Make Colorful Textures and Backgrounds with Acrylic Paint | Keren Duchan | Skillshare

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Make Colorful Textures and Backgrounds with Acrylic Paint

teacher avatar Keren Duchan, Doodler, Teacher

Watch this class and thousands more

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Taught by industry leaders & working professionals
Topics include illustration, design, photography, and more

Watch this class and thousands more

Get unlimited access to every class
Taught by industry leaders & working professionals
Topics include illustration, design, photography, and more

Lessons in This Class

    • 1.

      01 Welcome!


    • 2.

      02 Supplies


    • 3.

      03 Dry Brush Basics (One Color)


    • 4.

      04 Colorful Experiment


    • 5.

      05 Colorful Experiment Continues


    • 6.

      06 Assessment


    • 7.

      07 Applications


    • 8.

      08 Bonus Lesson: Ombre Effect and Wash


    • 9.

      09 Your Assignment


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About This Class


In this class, we’re going to free ourselves from the white page using acrylic paint. It’s going to be really easy, and a lot of fun.

I’ll walk you through a few examples, and as always, you’re more than welcome to try many more variations you come up with yourself.

We’ll start off with some basic dry brush textures in one color, and move on to using more colors and trying out all sorts of brush strokes to get a larger variety of textures and backgrounds. We’ll look through the results of our experiment and assess which ones we especially liked and how we might apply them to a future creative project.

This class also includes a bonus lesson for getting a softer look with acrylics, by creating an ombre effect and by experimenting with diluted acrylic paint to create a wash.

The pages we’ll make can be used as a background for doodling, illustration, mixed media art, hand lettering, calligraphy, collage, greeting cards, wrapping paper, and so much more! You can scan them and use them as textures in digital art, or as a wallpaper for your desktop or smartphone. They could also be an abstract and colorful painting all on their own.

Experimenting helps you discover new things, but more importantly, it frees you up from fear of creating, and fear of messing up. Allow yourself to experiment, and it’ll be easier for creativity to flow, and easier to get unstuck.

Even if you’ve never picked up a paintbrush, you’ll be able to make these backgrounds literally in minutes. So this class is suitable for absolute beginners as well as for artists and crafters of all levels.

Acrylic paint is easy to use, easy to clean, and it comes in many vibrant colors, including neon and metallic colors. It’s  inexpensive, versatile, and dries fast.

Are you ready to join me in this creative experiment? Click enroll, and let’s get started!

Meet Your Teacher

Teacher Profile Image

Keren Duchan

Doodler, Teacher


Hi! I'm Keren. I create whimsical, experimental, colorful illustrations and abstract work and using pen, ink, watercolor, and Procreate on the iPad. 

I'm here to encourage you to follow your creative path, grow your skills and confidence, and have fun with it!

Look me up on Instagram @artonthefridge.

I look forward to seeing your beautiful creations!

See full profile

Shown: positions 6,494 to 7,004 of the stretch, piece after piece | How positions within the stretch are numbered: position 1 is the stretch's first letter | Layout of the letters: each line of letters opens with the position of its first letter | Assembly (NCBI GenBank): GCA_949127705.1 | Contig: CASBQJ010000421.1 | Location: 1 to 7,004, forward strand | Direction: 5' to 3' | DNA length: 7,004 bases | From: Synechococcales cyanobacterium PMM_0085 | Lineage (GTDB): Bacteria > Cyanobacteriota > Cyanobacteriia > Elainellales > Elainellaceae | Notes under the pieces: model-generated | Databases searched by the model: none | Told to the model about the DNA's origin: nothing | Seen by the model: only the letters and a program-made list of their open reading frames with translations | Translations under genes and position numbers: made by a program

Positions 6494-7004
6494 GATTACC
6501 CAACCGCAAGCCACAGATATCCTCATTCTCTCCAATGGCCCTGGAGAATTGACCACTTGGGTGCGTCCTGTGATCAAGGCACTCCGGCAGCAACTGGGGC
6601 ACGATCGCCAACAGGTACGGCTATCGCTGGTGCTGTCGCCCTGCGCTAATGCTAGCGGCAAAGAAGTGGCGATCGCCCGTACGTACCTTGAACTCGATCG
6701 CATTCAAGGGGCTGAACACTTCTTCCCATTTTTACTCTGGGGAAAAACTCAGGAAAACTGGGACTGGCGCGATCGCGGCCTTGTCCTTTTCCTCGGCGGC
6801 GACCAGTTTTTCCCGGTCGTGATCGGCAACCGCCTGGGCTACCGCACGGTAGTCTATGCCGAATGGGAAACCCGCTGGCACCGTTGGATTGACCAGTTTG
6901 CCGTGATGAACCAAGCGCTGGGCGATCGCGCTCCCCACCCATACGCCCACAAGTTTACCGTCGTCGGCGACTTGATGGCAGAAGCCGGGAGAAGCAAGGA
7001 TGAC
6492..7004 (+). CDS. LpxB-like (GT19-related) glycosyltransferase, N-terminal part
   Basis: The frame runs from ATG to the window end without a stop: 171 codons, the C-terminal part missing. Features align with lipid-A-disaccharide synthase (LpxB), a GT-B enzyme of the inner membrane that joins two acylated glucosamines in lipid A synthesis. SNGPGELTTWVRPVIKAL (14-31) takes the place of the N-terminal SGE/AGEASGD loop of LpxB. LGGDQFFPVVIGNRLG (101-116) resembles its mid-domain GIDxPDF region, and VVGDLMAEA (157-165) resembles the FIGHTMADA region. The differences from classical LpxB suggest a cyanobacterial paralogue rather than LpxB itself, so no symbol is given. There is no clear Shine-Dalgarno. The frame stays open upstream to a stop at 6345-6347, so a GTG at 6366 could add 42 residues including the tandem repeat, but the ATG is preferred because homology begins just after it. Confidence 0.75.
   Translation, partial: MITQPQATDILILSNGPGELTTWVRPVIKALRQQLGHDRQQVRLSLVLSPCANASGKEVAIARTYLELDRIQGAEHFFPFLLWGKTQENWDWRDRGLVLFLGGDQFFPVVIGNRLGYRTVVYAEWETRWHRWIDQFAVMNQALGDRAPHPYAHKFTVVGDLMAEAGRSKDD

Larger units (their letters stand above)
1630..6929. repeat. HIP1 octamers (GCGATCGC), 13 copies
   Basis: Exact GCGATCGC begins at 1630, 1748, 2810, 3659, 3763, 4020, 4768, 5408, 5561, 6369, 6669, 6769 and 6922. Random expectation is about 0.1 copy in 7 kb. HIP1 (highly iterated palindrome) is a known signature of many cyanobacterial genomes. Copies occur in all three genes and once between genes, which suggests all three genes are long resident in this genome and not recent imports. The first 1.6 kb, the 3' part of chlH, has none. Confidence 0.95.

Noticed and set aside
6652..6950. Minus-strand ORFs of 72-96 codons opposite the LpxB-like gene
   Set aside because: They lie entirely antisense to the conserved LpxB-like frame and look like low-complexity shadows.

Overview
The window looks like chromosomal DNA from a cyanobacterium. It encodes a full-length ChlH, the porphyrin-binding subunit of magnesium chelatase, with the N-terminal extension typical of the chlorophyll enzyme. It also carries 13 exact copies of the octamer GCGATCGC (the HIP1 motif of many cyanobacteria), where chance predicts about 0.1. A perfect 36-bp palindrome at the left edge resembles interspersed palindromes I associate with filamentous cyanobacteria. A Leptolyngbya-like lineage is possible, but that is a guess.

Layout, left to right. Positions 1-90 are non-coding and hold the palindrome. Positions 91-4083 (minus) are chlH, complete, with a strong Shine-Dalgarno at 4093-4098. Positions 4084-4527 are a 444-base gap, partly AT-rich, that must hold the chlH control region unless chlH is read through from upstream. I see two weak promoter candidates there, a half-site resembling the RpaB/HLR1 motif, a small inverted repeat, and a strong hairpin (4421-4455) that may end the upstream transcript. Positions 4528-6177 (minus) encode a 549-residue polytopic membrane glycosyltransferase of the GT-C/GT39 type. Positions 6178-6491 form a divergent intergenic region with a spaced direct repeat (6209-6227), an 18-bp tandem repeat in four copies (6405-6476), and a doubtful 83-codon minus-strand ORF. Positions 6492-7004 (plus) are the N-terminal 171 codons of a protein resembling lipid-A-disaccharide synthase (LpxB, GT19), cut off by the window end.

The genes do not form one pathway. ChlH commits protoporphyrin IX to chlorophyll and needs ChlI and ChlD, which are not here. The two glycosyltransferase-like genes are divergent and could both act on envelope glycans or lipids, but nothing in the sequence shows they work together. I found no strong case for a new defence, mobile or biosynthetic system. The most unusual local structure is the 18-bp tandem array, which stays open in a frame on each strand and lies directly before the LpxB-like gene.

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1. 01 Welcome!: Hi, I'm Karen, and in this class, we're going to free ourselves from the white page using acrylic paint. We'll make these super easy, super fast, one of a kind colorful textures and backgrounds. It's going to be really easy and a lot of fun. We'll start off with some basic drive brush textures in one color, and move on to using more colors and trying out all sorts of brush strokes to get a larger variety of textures and backgrounds. We'll look through the results of our experiment and assess which ones we've especially liked, and how we might apply them to a future creative project. This class also includes a bonus lesson for getting a softer look with acrylics, by creating an ombre effect and by experiments with diluted acrylic paint to create a wash. The pages we'll make can be used as a background for doodling, illustration, mixed media art, hand lettering, calligraphy, collage, greeting cards, graphing paper, and so much more. You can scan them and use them as textures in digital art, or as a wallpaper for your desktop or smartphone. They could also be an abstract and colorful painting all on there own. I found that I draw differently over different backgrounds. Somehow, the colors and textures evoke different thoughts and take my art to new places. I hope this experiment helps you get creative and grow your confidence with your art-making and have fun with it. Experimenting helps you discover new things, but more importantly, it frees you up from fear of creating and fear of messing up. Allow yourself to experiment, and it'll be easier for creativity to flow and easier to get unstuck. Even if you've never picked up a paint brush, you'll be able to make these backgrounds literally in minutes. So this class is suitable for absolute beginners, as well as for artists and crafters of all levels. Acrylic paint is easy to use, easy two clean, and it comes in many vibrant colors, including neon and metallic colors. It's inexpensive, versatile, and it dries fast. So are you ready to join me in these creative experiments? Click Enroll, and let's get started. 2. 02 Supplies: In this lesson, we'll go over the supplies you'll need. For this class, all you need is some acrylic paint, a pallet, some brushes, and some paper. I use this simple plastic palette, but you can also use a lid of a plastic container or even scrap paper as a palate. Don't use your expensive brushes. I use these inexpensive, medium and large flat brushes with bristles that aren't too soft, because it's easier to create a dry brush effect with them. Your brush should be large enough to be comfortable to fill in a large area on the paper. I will also be using a large round brush. You don't need to buy anything especially for this class, use what you have on hand. For paper, I like to use inexpensive card stock. You can also use kraft paper or even up cycle the paper from a brown paper bag. You can use printer paper, it'll work, but it might become wavy from the moisture of the paint, and it might make this experiment harder for you. Don't use expensive paper like Bristol board or other artist grade paper. We'll be using up a few sheets of paper and it would be a waste to use good paper when the inexpensive paper will do. I cut my A4 size paper up into four pieces, I also use large sheets of paper, like half of A4 size or the whole A4 size, if I feel I need more space for something I want to try. As for paint, any acrylic paint will do, the brand doesn't matter at all. Choose colors that you like, and try mixing lighter shades of paint using white and darker or stronger colors. You'll also need some newspaper or any large sheet of scrap paper to protect your work surface. In the next lesson, we'll make some basic dry brush textures using one color. 3. 03 Dry Brush Basics (One Color): In this lesson, we're going to make some dry brush textures using one color. I'm mixing a light shade of turquoise in order not to get a strong contrast with the white of the paper. But you can experiment with darker colors as well. In order to get a dry brush effect, I put a little bit of paint on the brush and wipe off the excess on the palate and on scrap paper. The dry brush leaves a textured pattern and directional markings depending on the direction of the brushstrokes. Here I'm using more paint to get a uniform background. The bristles of this brush aren't very soft, so they leave marks in the surface. If you prefer a smoother background than this at another coder to after this coat dries or try using a brush with soft or bristles. Here, I make something in between the last two experiments, a little bit of solid color and a little bit of dry brush. With sum practice, you'll get a feeling of how much paint is on your brush more or less. I don't have full control, but that's okay. We're experimenting and happy accidents are our friend. This one is a lot of fun. I swirl the brush on the paper to get a circular texture. You can try this with larger or smaller motions or with a smaller brush to get different variations of this texture. Here I tried to make a starburst pattern by painting across the center of the page in all directions. In this one, I applied the brush to the paper in a crisscross motion, like a basket weave pattern. I really like this one and it would be interesting to experiment with it further. In this last one, I'm not sure what I was going for. I maid some blotchy marks and ended up defining them a bit more towards the end. When I experiment, I oftentimes wander without knowing where I'm going or what I'll find. I like when that happens, give yourself permission to experiment and flow. Don't worry about the results. You might like some more than others and that's okay. It's all part of the experiment. hear are the textures [inaudible]. Now it's your turn. Experiment with different brush strokes and different amounts of paint on your brush to seen which textures you can make. What did you come up with? I'd love to see it. Take a photo of your experiments and upload them to your project down below. In the next lesson, we'll experiment some more with dry brush painting using more than one color. 4. 04 Colorful Experiment: Now that we've warmed up and gotten familiar with our paints, in this lesson, we'll do a wild and free experiment with as many colors as we like. Make sure you have enough paper ready, and your brushes and paint setup, and let's go. I started off with diagonal dry brush strokes in one color, then added another color in the other direction. Paint that was applied using dry brush strokes is pretty dry because there's very little paint. So I don't have to waited for the paint to dry before applying the second color. In this next one, I mix a dark magenta with white. You can see that I have a bit of the dark magenta on my brush as well. That wasn't intentional. It happens as part of allowing myself to mess up and to experiment. Then I added some light turquoise, and you can see that the first color wasn't dry, so the colors mix a little bit. The more I brush at it, and the more firmly I apply my brush to the paper, the more the colors mix. So it depends on how dry the first layer is, as well as how you apply the second layer. I don't have all of my colors prepared in advance. I like to add them as I go along. You can choose whether to work messy like I'm doing here, or to be more tidy and methodical in preparing your workspace and colors. I want to add more colors to this one, but I want it to dry first. So I put it aside and work on another one in the meantime. Most of the time, I don't plan my experiments. I just go with whatever comes to mind and what I have on the palate and what I see on the paper and flow with it. Sometimes the best ideas emerge that way. I don't clean my brush between each color, which is why I have flecks of other colors in my work. When I realize that my brush is already too muddy and I'm losing too much control of the color, I wash it off in the sink and dry it well with a paper towel. If you prefer cleaning your brush as you go along, go ahead. Just be sure to dry it off very well before applying more color. Otherwise, your paint will take a long time to dry, and it'll be harder to experiment more freely. You can see in these experiments that I could have stopped at any point in the middle, rather than kept going. It's okay if I overwork a piece, it's part of the learning process. There's always more paper to be heard, and more experimenting to be done. Don't hold yourself back. Use your good judgment regarding when to stop, but don't be afraid to go to far. I love the streaky effects the dry brush creates. I can't get enough of it. Now I come back to the won I started before, after it has dried. I add some circular dry brush texture in a dark blew to get a strong contrast with the background. I really like this one, especially towards the end, where I left some stronger streaks. The way I work is sometimes messy and free and not meticulous. When I do that, the results are sometimes messy and muddy and sometimes really cool. But for me, working like this eliminates all anxiety and stress, and I forget myself and have a lot of fun. Take a photo of your experiments and upload them to your project down below. In the next lesson, we'll continue this experiment, trying some different ideas in brushstrokes and see what we'll come up with. 5. 05 Colorful Experiment Continues: In this lesson, we'll continue experimenting. Hopefully by now you're feeling more relaxed and at ease with your experiments. I don't always use a palette for my paint. Sometimes I apply some paint directly onto the paper. If it works, why not? I added a contrasting pink onto the dark blue, but I guess I wasn't too happy with it, so I blended it out. Then I took a bit of the light turquoise paint and made these large circular marks, I love this one. I had no idea was going to make it until the very moment that I did. That's the great thing about experimentation. It takes you to new and exciting and fun places. The results that came up in your favorite experiments can be incorporated in future projects. By experimenting, you're building up a library of designs, textures, and colors that you can pull from whenever you need to. These creations are all your own. Here, I tried to use circular marks and didn't like it, so I covered it up and kept going from there. Nothing is permanent, if you don't want it to be. So there is no reason to be afraid to make a mistake. I put this won aside to dry so that I can apply more colors later without them mixing with the background. Dry brush marks are so striking and powerful. I love them. Going back to this one. Now that it's dry, I add some dry brush in yellow and some hot pink. As I work, I have some control over the amount of paint I apply. Sometimes I apply a lot of paint in one brushstroke and leave it, and sometimes I go over it again with the brush to soften and blend it out. I make it up as I go along. These experiments don't have to be perfect. You might like some more than others, that's to be expected. Here I see that my brushes contaminated with too many colors, so it was time for me to clean it out. I wash out the brush in a cup or in the sink and dry it very thoroughly using a paper towel. In this experiment, I made patches of color that cover the whole page. It looks like an abstract painting. Since I applied many colors with the same brush, my colors were getting mixed up again, but I liked the results, so I kept going with it. Here's a good example of applying a lot of paint versus dry brush. There is a lot of pink paint on the write and a lot of dry brush effect on the left. I applied several streaks of blue paint without going over them again. So they stayed bold and with a strong contrast against the background. This one also looks like an abstract painting. In this one, I thought it would be fun to experiment with some zig-zag patterns using a smaller round brush and then add some dots in copper. This one is so happy and fun, when I apply metallic paint, I try not two spread it too thin. It usually looks more striking when there's a lot of paint on the paper. Experiment with your metallic paints and seen if you reach the same conclusion as I did. At this point, I felt like taking a break and winding down the experiment. So I used up the paints I had in my palette. There's no point in them going to waste. I like how this magenta contaminated with blue looks, and I love hot pink. Since the background was so dark, I thought it would be interesting to add some white. The paint in the background was still wet, so the circular brushstrokes picked up some of the background paint and mixed in with the white. I love this effect. It's the thing that emerges when I work more messy and free. This is a page I made several days ago that I didn't particularly like. So I reused it by covering it up with paint and trying something new. I think this one looks pretty bad, but that's okay. We're here to experiment and learn what we love and what not so much. For me, the more I experiment, the messier my table top becomes, there is paint everywhere, time stops and paint flows, and at the end of it, I don't exactly remember what I made. I literally had to watch the video recording to get a sense of what went on. In this last one, I added light-blue strokes on a blue background. That was a lot of experimentation. Now, it's your turn. How did your experiments go? Did you enjoy the process? Did you learn something new? Take a photo of your experiments and write down your thoughts about the process and about what you discovered and share it in your project down below. I would love to see your work and red about your experience. In the next lesson, we'll look through the results of our experimentation and assess what we liked best about them and what elements we might like to use in the future. 6. 06 Assessment: In this lesson, we'll review the results of our experiments. When we were experimenting, we were in the moment focusing on the paper and paint, controlling the brush and having a blast. Now, after cleaning up, taking a break, and letting the paint dry and our thoughts settle for a bit, we can come back and see what we created. Maybe take a closer look and even jot down some ideas that we'd like to take to the next level and use in a future project. I'll take a look at my creations and share what I think. Starting with these first ones, where I used the light color so as not to have too strong a contrast with the background. I think they're great. As a super-fast background for a note, this could also be a background for labels of jars or boxes. All around, this background works well with text on it because it's not to noisy. So it could work well for hand lettering or calligraphy. I liked this swirly one. This one could be great as a repeated pattern for fabric and I like the balance of solid color and dry brush in this one. You can take a photo or scan these pages in and play around with the colors and Photoshop or using any other image editing software to get an idea how these textures look in different hues. Lets look at the more colorful ones now. These two are all around pretty nice to doodle on, in black or in white. They could also work nicely for wrapping paper. This won is a bit too noisy, I'd like two try it again while having less contamination between the boxes of color. I like this one a lot. I keep rediscovering that I love combinations of red and blew or pink and blue. The streets of blue on the sighed are really nice. This could work as so many things. As mixed media piece all on its own, as wrapping paper, as a decoration for a box or a greeting card. I love these white swirls. I'd like to try this again, but with a less noisy background color. This one, as I said before, is pretty bad, it makes me smile. You can always recycle the ones you don't like or reuse the front or the back of the page. This one, I think is too dark. This one is so happy, it could work well as an abstract painting in a children's room, maybe in different colors. That's just an idea, it might work for other things as well. I don't like these two, I guess I'm not a big fan of yellow. The color combination and the overall look is not my favorite. I'll probably recycle these. I like this swirly one, but again, maybe I'll try to make something similar but with a simpler background. This one I love, it's my favorite. I like the color combination as well as the simplicity of the design. I'm keeping the ones I like for future reference. What did you discover when you reviewed the results of your experiments? Which ones do you like best and which ones do you like least? Do you have an idea for a project you'd like to make using one of the ideas from your experimentation? Share your findings in your project below. I can't wait to seen what you came up with and what you thought of your experiment. In the next lesson, we'll review sum ideas for where you can apply and incorporate these textures and backgrounds. 7. 07 Applications: In this lesson, we'll go over some ideas for how these textures and backgrounds can be applied and used. I'll show you some examples of where I've used acrylic paint as a background or a texture in my art and DIY projects and I'll give you some other ideas as well. Doodling. For me, these acrylic experiments all started because I wanted to add some color to my doodles. After having tried adding colors using markers, I thought I might try acrylic paint, so I did and I absolutely fell in love with it. I doodled many pages in my sketchbooks over acrylic backgrounds. At first, I made these backgrounds in a mixed media sketchbook. But as much as I enjoyed doodling in this sketchbook, I soon realized that it would be more cost effective to bought a craft paper sketchbook or any other sketchbook with sturdy paper and use that instead. That was more or less when I realized that these backgrounds can be applied to any surface, and that I was now free from the blank white page if I ever wanted to be. Acrylic paint was a stepping stone for me to try out mixed media and to add another level of interest to my doodles. I still enjoy doodling over white paper, but I love the doodles I made over acrylic painted backgrounds. Illustration. I haven't done much illustrations so far, but these backgrounds are one way to make a line or drawing more colorful and fun. Mixed media and collage. Acrylic paint is a wonderful tool for a mixed media piece, alongside pens, markers, glue, paper, found objects, photographs, stamps, and so on. You could paint a texture using acrylic paint, then cut it up and use it in a collage or a mixed media piece, rather than using it as a background for the piece. These cutouts strips could be fun additions and decorations to a note or a label, to your sketchbook or note book covers and more. Wrapping paper. You can create unique and customized wrapping paper in minutes. Here's an impromptu gift wrapped using wrapping paper I created in minutes, using an upcycled brown paper bag. I like that I get to choose the colors and the tones of the wrapping paper on the spot in order to personalize it according to the colors that the recipient of the gift loves. Hand lettering. Anyone and everyone can do hand lettering. You don't need two be a polish tan letter to write words and letters in a decorative way. Your handwriting is your unique voice, the wonkier it is the more character it has. The acrylic backgrounds, we practices making in this class are great for writing on with a bold marker or with a fine liner pen. You could also form letters by cutting out from the colorful backgrounds you created. The possibilities are limitless. Calligraphy. The acrylic textures we've created in class can be a unique background for calligraphy. Acrylic paints sometimes leaves a rough surface, but that can be overcome either by using a brush for forming your letters, rather than a dip pen which might snag on the paint, or by smoothing down the surface with fine sandpaper. Experiment and see what works for you. DIY envelopes. These are some DIY envelopes I made using paper I painted with acrylic, using the techniques we learned in this class. Paper crafts. If you're into any paper craft, try painting the paper before or after crafting your paper creation to get a customized and unique result. You don't need to find the right paper or stock up on all colors of paper. You can always color your paper anyway you like, whether you enjoy paper crafts as an adult or as a fun and engaging activity with kids. Acrylic paint is a great tool for taking your paper crafts to the next level. Greeting cards. You can incorporate these acrylic textures and backgrounds as part of a handmade greeting card for a friend or a loved one. Boxes. I'm addicted to boxes, including inexpensive cardboard boxes and shoe boxes. Painting these boxes with acrylic is one way for me to up cycle them and make them more colorful and fun. Abstract art. These backgrounds are a good way to get familiar with acrylic paint, and a great starting point for an abstract art piece and acrylic which you can paint on paper, canvas, or a wood board, and you can frame and display it at home. Digital art. If you're into making digital art, you can use these backgrounds as textures and patterns for your digital creations. You can create desktop wallpapers for your computer or your phone, repeated patterns, unique colors for your digital lettering, and more. Fabric design, pattern design and customized products. Nowadays, it's really easy to get a handmade design printed for you on fabric, or on a mug, or on a phone case, or on many other products. You can create a repeated pattern or an all over pattern in acrylic and order a product from Society6 or from Redbubble with your acrylic paint creation. I'm sure I missed sum great ideas and applications for acrylic painting, textures and backgrounds. Can you think up of more? Which of these applications appeals to you? Is there a specific acrylic texture you created that you'd like to make into a finished project? Share your thoughts in your project down below. In the next lesson, we'll talk about your assignment for this class. 8. 08 Bonus Lesson: Ombre Effect and Wash: Before we get to your assignment, I have this bonus lesson prepared for you. I thought it would be fun to show you some ways that you can create softer effects using acrylic paint. The first technique we're going to look into is creating an ombre background. The way that is done is by taking two colors, I'm starting off with white and a dark blue. First of all, I'm putting a lot of white and I'm using a relatively smaller flat brush so that I have more control. I'm also using a brush with softer bristles, so that helps get that softer effect. Then I mix in a bit more blue with the white, and I place it down on the paper a little bit further from the white and then move my brush along that lighter blue and back into the white and then back again. It takes a bit of practice, but it's not really hard to do, it's pretty easy to get that nice blend. You don't have to make it a perfect blend, generally you can see the ombre effect on the paper, but it doesn't have to be a perfect blend. You can practice this a few times. I had to practice it a few times to get it to look like this and even this is not perfect. I could probably make it better. In this second example, I was just feeling like having a bit more of a loose and fun effect, so I just put a little bit of the light blue, a little bit of the dark blue, and just went with it. So you don't have to be really calculated and really careful with these experiments. Feel free to try all sorts of brushstrokes. I hope you go off on a wonderful creative tangent with this class and make things that you didn't think of trying before and just from your experiments, they emerged. In this third example, I wanted to show you how easy it is to get an ombre effect or a gradient effect going from a light blue to a purple. Basically, it's the same process as with the white to dark blue. So I start off with this light blue on the one end, and then I add a little bit of the purple to that light blue on my palette and mix it up, then place that purplish light blue near the other light blue that I already placed down and blend them together in that scene where they meet. Then I repeat this process, adding a little bit more purple, and in the final strip, I add that pure dark purple. Since I'm applying a lot of paint, it'll take a little bit longer to dry as opposed to dry brush where there's very little paint. Now, the second technique I wanted to show you is a world of its own and it has to do with using acrylic paint that is very diluted. So I'm using acrylic paint that has a lot of water in it. In this first example, I just want to show you what happens when I add just a little bit of water and then more water and more water. So you can see that the consistency of the paint changes as I do that. For this experiment, I wanted to show you what happens when you add a lot of water, so I'm working with a milky consistency. Obviously, acrylic paint is not watercolor. It's a different medium, but you still get this nice, translucent look to the piece. It looks completely different from dry brush using acrylic paint. Here I was trying to create an ombre effect by putting on some color and then cleaning out my brush and moving on to the point where I have only a brush with water, not with any paint on it. But what happened was my water was very dirty so I couldn't get that effect, but I think it still looks fine. In this example, I was just experimenting, putting brush strokes haphazardly on the page, and having those brush strokes give me a nice texture. I think it actually looks pretty nice. Here again, I went on a tangent and decided to create these curved brush strokes. You can see how the diluted paint moves a little bit like watercolor, it's not watercolor, but it does create really nice effects that you can have a lot of fun with. Now, I'm working on Bristol board paper. I wouldn't recommend working with water on a light weight paper like printer paper. If you try this on mixed media paper, you'll probably get prettier results than this. Here's an example where I used mixed media paper. You can seen that something in the way that the paint dried or was absorbed into the paper created a nice washy effect. I really like it. This is an example of a background that I created on Bristol board. I think that what happened here was the water caused the fibers of the paper to stand up. So the background has a fuzzy look to it, and I really like this. It's a really muted background, but it's not completely solid, and I think I really like this one. It's the simplest thing ever. It's just a flat wash in acrylic paint and so much fun to do. This is my second attempt at creating an ombre wash. I got myself some cleaner water. I started off with this diluted magenta and then added some water gradually in order to get it to fade into white. Now the white is not white paint in this case, it's the white of the paper. From my experience, creating an ombre wash takes a little bit of practice. Not too much, just a few pieces of paper, just flow with it and you'll get better with practice. In this last one, I decided I was going to try out this wavy shape and my colors are very diluted, so they're very watery and there's a little bit of color mixing between the two. I just wanted to see how this looks when it dries. I hope you had fun with this extra bonus class, experimenting with diluted paint, experimenting with creating ombre washes. I would love two see your creations in the project section down below. 9. 09 Your Assignment: Your assignment for this class is to experiment with acrylic paint and share your findings in your project section of this class. What did you discover? Which ones were your favorite? Which ones didn't you like as much? How would you like to apply these acrylic backgrounds and textures in a future project? I encourage you to take the findings from your experiments a step further and create a finished piece, such as a mixed media piece, a collage, a greeting card, a page in your sketchbook, or any other piece you'd like to make. Share photo of your creation in your project down below. Take a look at what other students created and leave them encouraging feedback. If you have any questions, leave a comment in the community section of the class. I'm hear to help. Thank you for participating in this class. I hope you had fun. If you're on Instagram, look me up at artonthefridge. You're always welcome to tag me in your creations and use the hashtag artonthefridge so I can see them. You can also found me on my YouTube channel and on my website. Happy painting.